Do You Think Like Your Customer?


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I was listening to a marketing webinar as I sipped my first cup of coffee yesterday morning. The topic was on social networking and how to use it to promote product launches, events or company successes.

I logged out because I couldn’t take it anymore. And I didn’t want to start a public argument with the presenter. Especially since I have less patience before my 2nd cup. So I just exited stage left.


Because social networking is a powerful marketing tool. Just like PR, Webinars, seminars and all the other arrows we have in our marketing quiver. But it can’t be approached with the same chest-thumping marketing we’ve grown accustomed to using.

No marketing tool is effective if you can’t talk and think like your customers. Social networking is even less effective – and potentially more damaging – when you don’t communicate. Creating a large social web can hurt your business more than help it if you can’t speak to your customers and prospects in their own language – and about things that are important to them. Social webs and media give you the chance to reach more people – and turn them away even more quickly with the wrong messages. To be effect in social networking, you have to be honest, open and most importantly, speak the language of your customers. If you don’t, they’ll move on – just like I did with that webinar.

I’m passionate about the “So What?’ approach to marketing, passionate about the customer and the value they derive from my clients’ solutions.

As far as I’m concerned the technobabble approach should go the way of the woolly mammoth.

How do you think and speak like a customer? It’s not that hard. Spend time with them, get out of the building and go learn about your customers. Become a subject matter expert on them.

But that’s what sales does, right?

Wrong. Sales is your customer. Their job is to power revenue, not support marketing.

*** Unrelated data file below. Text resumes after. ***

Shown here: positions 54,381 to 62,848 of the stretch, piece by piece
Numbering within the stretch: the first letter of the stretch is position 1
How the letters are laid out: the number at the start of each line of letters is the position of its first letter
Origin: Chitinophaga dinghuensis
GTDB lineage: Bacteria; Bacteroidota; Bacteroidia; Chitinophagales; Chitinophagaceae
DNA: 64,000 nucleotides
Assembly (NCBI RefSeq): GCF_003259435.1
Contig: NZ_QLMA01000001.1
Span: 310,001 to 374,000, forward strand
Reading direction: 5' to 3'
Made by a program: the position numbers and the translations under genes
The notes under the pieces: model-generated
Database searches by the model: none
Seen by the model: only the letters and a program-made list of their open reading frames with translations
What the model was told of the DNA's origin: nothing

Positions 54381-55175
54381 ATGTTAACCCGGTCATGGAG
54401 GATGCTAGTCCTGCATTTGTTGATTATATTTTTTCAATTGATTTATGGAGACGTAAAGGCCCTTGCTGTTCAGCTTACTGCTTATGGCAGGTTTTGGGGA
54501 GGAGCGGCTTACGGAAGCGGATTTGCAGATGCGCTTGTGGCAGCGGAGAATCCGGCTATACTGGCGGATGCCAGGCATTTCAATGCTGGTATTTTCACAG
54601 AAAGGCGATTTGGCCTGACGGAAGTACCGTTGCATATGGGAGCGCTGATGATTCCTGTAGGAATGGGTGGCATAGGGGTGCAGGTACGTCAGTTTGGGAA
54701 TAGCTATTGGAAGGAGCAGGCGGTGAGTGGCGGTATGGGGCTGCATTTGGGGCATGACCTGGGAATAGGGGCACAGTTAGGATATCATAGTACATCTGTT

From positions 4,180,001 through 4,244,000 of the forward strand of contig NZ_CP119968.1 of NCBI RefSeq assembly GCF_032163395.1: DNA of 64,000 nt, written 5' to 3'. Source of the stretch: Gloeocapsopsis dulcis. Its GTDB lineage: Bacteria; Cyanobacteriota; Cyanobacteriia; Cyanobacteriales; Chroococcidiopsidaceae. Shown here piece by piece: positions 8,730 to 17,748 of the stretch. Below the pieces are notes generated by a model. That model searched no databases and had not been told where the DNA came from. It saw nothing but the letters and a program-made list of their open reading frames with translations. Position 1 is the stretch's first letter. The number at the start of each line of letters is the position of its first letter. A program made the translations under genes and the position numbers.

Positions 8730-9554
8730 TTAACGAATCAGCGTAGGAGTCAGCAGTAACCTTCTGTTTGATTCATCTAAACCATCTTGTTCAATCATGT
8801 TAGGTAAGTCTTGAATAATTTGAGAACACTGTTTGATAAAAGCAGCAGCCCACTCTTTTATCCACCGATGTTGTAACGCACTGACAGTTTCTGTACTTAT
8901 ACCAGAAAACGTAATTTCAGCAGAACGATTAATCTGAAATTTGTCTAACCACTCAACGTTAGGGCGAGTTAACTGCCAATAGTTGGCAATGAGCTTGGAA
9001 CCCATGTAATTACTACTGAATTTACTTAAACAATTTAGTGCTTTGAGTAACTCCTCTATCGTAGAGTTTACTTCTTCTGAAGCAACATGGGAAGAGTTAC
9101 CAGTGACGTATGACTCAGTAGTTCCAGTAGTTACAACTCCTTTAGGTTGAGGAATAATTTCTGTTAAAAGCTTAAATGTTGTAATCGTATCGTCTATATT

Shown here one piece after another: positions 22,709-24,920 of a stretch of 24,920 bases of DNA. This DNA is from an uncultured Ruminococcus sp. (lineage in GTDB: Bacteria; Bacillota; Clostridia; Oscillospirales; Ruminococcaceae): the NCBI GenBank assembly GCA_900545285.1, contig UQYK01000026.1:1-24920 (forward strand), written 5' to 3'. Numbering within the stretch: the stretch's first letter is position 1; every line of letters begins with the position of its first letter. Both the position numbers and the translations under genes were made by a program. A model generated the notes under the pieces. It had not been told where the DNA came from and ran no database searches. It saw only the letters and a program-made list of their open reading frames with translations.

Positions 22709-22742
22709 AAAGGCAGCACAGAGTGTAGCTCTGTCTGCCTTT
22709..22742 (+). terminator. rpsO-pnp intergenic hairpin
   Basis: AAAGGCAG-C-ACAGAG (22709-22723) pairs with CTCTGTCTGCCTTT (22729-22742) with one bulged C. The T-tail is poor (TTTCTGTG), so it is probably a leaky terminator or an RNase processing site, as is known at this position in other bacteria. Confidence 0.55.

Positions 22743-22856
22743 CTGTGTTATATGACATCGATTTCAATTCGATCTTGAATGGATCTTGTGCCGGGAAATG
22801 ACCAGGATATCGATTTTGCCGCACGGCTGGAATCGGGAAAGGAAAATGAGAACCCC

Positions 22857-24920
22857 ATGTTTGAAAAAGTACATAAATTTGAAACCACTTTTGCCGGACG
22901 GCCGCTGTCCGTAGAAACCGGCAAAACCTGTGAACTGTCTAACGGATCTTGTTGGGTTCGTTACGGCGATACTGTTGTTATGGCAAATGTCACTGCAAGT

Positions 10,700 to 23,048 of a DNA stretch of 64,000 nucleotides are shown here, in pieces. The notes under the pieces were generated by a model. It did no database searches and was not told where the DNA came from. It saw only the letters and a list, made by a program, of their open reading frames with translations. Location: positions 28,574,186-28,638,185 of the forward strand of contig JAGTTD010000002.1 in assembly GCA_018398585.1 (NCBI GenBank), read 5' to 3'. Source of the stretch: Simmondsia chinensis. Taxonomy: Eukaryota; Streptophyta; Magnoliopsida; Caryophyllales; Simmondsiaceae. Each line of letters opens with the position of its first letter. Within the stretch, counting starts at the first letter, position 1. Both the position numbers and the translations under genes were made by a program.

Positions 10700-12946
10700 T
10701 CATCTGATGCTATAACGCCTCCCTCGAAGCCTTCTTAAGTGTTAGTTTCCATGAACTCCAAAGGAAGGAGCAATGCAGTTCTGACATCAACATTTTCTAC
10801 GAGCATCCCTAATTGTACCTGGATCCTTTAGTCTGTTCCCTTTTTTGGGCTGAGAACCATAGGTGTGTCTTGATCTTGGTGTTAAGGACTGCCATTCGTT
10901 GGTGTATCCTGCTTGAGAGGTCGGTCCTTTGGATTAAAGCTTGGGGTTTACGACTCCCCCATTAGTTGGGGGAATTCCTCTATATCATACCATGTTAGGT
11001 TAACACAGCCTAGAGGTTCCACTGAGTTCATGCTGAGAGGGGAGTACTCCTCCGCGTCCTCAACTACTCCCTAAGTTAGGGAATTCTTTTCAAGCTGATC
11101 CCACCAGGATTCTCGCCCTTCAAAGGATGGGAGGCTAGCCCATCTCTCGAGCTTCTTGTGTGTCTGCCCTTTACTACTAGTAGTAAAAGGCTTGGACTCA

So stop being dependent on sales for your marketing inputs – and get to know your customers yourself. What do you want to know? Well, start with things like:

  • What do they do for a living? How do they make money and how does your solution help them do that?

  • What’s going on in their market? What are their current challenges? What help do they need to address them? How can your solution empower their efforts?

  • What are the things that make them frantic at the office (aside from meetings, meetings and more meetings). What are the top three things that would help them reduce their stress?

  • Why did they buy your solution? What’s the business reason. What were they hoping to accomplish and did they do it? If not, why not? And if so – how did your solution help. If not – why didn’t it help them, and how can you fix it?

  • What are the things they like best about your company and its solutions?

  • What are the things they like the least? And you’d better be ready to follow up on this one. If they’ll share this with you, they just gave you the keys to the kingdom of ongoing success, don’t blow it.

One other thing to note. Make sure you’re speaking with all the right people in your customers, not just the tactical buyers. Talk to the people who control the dollars. Ask them the above questions and learn how your solutions help them in their front line business operations.

Finally, and most importantly –

Pay attention to the words customers use to describe their business.

That’s the language you want to learn – and use.

Photo courtesy of cote.

Republished with author's permission from original post.

Rebel Brown
Rebel Brown consistently challenges the status quo to deliver optimum solutions and high velocity growth for her clients. She combines the strategic expertise and tactical savvy of a global Corporate Strategy, Launch and Turnaround Expert, along with the leadership and motivational skills needed to get the job done.


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